I was talking about the mainstream shifts, Pop Punk in 94 with Green Day and The Offspring and the second wave in 2000 with Blink-182 and Jimmy-Eat World, I'd say that pop-punk definitively started with Bad Religion's Suffer. And the pop-emo stuff like MCR, Fall Out Boy and Dashboard Confessional, not the original Post-Hardcore derivative Emo like Rites of Spring, Sunny Day Real Estate and Jawbreaker.
    I'm not sure as to numbers, but Soundwave festival in Australia is a massive rock/metal festival. I know tickets have dwindled in recent years, but I blame that more on the reccession and people having to be more careful with their money rather than there not being the fans that there once was. I would go to Soundwave a lot more frequent, but truth be told, it's cheaper for me to see a band play their own show than pay $180 to go to the festival.
    I disagree. The reason festivals of pure guitar never work is because the bands and promoters, organizers, the vendors all have their freaking hands out. Everyone wants to get paid which makes ticket prices stupidly expensive. If it were cheaper and gas prices around the world cheaper people would simply travel more to see good music. Plus there is so much competation for our entertainment money people are more selective.
    I have to admit I listen more to metal and progressive rock, but I like the music being more "underground", people who make the music I listen to do so to make the music and not to earn money by it, I think this greatly imrpoves the music quality, as well as it's better, I love concerts in smaller venues, they're more intimate and I generally have the idea you see more from the band more easily not to forget that generally the prices aren't too high compared to music that is commercially promoted. (although the bands that are commercially succesfull e.g. metallica, obviously do not fall in this category)
    You kids these days are listening to nothing but noise! How can you listen to that garbage! When I was growing up we listened to real music, when people knew how to play their instruments and singers actually knew how to sing. Yes, your parents said the same thing and now when you find yourself saying this you should realize: you're old and in the way. Now excuse me I need to take my Geritol.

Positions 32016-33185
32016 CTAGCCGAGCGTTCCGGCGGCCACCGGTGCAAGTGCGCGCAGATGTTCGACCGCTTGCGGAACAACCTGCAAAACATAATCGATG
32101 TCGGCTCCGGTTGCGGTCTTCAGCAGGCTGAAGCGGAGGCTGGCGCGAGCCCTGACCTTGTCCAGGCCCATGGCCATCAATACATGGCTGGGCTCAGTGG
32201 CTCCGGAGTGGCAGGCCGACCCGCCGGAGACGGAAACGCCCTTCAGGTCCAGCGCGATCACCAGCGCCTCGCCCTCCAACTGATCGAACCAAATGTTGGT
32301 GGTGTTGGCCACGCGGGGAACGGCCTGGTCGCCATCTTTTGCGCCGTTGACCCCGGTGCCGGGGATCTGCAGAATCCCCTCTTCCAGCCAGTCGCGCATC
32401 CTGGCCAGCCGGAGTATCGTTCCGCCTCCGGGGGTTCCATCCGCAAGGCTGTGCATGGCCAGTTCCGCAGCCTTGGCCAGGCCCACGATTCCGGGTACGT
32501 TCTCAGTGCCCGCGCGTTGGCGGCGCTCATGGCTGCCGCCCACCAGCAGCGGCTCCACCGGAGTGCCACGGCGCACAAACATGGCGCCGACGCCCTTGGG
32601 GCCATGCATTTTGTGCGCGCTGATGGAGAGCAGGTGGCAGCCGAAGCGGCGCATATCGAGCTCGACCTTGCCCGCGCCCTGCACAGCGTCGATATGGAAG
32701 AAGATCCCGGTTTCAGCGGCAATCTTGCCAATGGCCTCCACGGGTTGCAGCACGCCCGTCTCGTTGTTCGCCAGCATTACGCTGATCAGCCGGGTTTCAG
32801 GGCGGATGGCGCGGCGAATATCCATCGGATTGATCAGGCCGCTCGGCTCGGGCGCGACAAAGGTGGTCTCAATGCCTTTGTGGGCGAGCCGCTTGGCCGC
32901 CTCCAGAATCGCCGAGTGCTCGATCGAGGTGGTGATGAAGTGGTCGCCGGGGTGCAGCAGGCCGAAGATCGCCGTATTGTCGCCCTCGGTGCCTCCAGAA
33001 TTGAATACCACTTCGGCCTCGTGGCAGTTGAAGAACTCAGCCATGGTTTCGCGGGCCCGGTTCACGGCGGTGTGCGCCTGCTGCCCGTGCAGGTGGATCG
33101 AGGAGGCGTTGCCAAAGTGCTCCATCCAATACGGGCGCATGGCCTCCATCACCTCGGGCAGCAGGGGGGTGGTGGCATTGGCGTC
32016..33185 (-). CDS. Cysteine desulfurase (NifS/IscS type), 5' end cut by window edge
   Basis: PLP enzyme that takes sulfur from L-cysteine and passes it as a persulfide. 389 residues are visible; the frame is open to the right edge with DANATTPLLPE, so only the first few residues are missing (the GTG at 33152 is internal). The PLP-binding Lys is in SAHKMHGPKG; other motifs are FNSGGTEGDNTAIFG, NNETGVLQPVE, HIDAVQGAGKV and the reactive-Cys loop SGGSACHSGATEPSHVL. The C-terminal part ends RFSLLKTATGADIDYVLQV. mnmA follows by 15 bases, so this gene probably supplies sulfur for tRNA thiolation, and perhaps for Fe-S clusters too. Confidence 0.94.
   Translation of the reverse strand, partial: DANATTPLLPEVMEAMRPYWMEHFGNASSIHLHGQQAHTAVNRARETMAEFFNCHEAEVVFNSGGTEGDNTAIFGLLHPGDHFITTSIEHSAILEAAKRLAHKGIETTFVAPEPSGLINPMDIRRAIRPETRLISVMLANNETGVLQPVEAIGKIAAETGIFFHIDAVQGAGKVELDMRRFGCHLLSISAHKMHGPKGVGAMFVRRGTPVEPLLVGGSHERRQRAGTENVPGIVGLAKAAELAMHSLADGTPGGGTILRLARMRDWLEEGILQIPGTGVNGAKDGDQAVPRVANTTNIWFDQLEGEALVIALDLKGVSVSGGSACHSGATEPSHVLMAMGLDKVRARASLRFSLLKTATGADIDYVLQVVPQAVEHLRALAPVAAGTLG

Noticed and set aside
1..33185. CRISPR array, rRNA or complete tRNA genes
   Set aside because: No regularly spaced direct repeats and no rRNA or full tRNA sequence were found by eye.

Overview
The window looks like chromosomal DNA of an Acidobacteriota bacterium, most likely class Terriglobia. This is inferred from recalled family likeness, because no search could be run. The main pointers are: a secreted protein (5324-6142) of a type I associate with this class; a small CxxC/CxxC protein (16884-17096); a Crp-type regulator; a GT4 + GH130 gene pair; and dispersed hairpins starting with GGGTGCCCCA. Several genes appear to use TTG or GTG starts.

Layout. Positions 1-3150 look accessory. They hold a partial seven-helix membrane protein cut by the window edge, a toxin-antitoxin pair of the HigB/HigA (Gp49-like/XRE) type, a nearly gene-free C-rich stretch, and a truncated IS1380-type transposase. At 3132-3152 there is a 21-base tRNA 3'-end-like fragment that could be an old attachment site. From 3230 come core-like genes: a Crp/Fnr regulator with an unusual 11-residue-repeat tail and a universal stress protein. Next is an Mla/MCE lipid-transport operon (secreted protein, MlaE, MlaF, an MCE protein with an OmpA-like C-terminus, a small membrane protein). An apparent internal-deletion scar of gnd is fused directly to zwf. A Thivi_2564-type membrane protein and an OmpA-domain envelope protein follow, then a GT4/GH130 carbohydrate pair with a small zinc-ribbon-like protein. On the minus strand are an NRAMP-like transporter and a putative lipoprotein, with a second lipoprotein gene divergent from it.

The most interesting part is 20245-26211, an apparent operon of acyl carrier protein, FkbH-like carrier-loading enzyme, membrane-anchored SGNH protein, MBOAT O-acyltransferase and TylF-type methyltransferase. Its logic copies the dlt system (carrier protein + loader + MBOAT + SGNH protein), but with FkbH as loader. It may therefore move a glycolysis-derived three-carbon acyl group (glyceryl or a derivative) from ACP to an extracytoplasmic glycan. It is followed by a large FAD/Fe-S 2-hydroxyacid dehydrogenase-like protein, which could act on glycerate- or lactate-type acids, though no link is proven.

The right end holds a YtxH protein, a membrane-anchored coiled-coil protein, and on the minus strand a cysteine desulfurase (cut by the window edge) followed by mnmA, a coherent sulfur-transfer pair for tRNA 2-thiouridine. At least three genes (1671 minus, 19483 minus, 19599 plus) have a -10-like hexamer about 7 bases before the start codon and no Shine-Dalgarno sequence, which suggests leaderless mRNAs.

Sadly, I think the guitar itself is just becoming obsolete to popular music, just like the violin, harpsichord, piano, etc before it. The new generations grow up with shorter attention spans and their computers as extensions of themselves, so why would they take the time to learn real instruments if their computers provide them an already wider array of sounds and beats at their fingertips? I think it's kind of a sad and inevitable trend of de-humanization in society that is becoming glaringly apparent in popular music. Kids do still like music, but whether the sounds are made by a world class guitar player, or someone just clicking a button, they don't care, and they lack the ability to appreciate the visceral rush of music made by real musicians with real instruments.
    Grunge tried to kill the metal Ha hahahahaha!! They failed, as they were thrown to the ground!!!
    I kinda grew up with three "P's" throughout my childhood and now I just covered a quarter of a century.....those three P's are....Pearl Jam,Porcupine Tree and Pink Floyd....I mean hell I love LED ZEP,Opeth,Black Sabath,Motorhead and so many more...they are not eveninthe same Rock is not dead....never will it be.... They all accumulate what is known as to me .... ROCK !!!!!
    Bullshit. Grunge wasn't to blame for Rock dying. Rock just went down a dead end road when the 80s ended and the 90s began. There weren't even many good rock bands that had great stuff to offer, except for Guns N' Roses - but we know how that ended.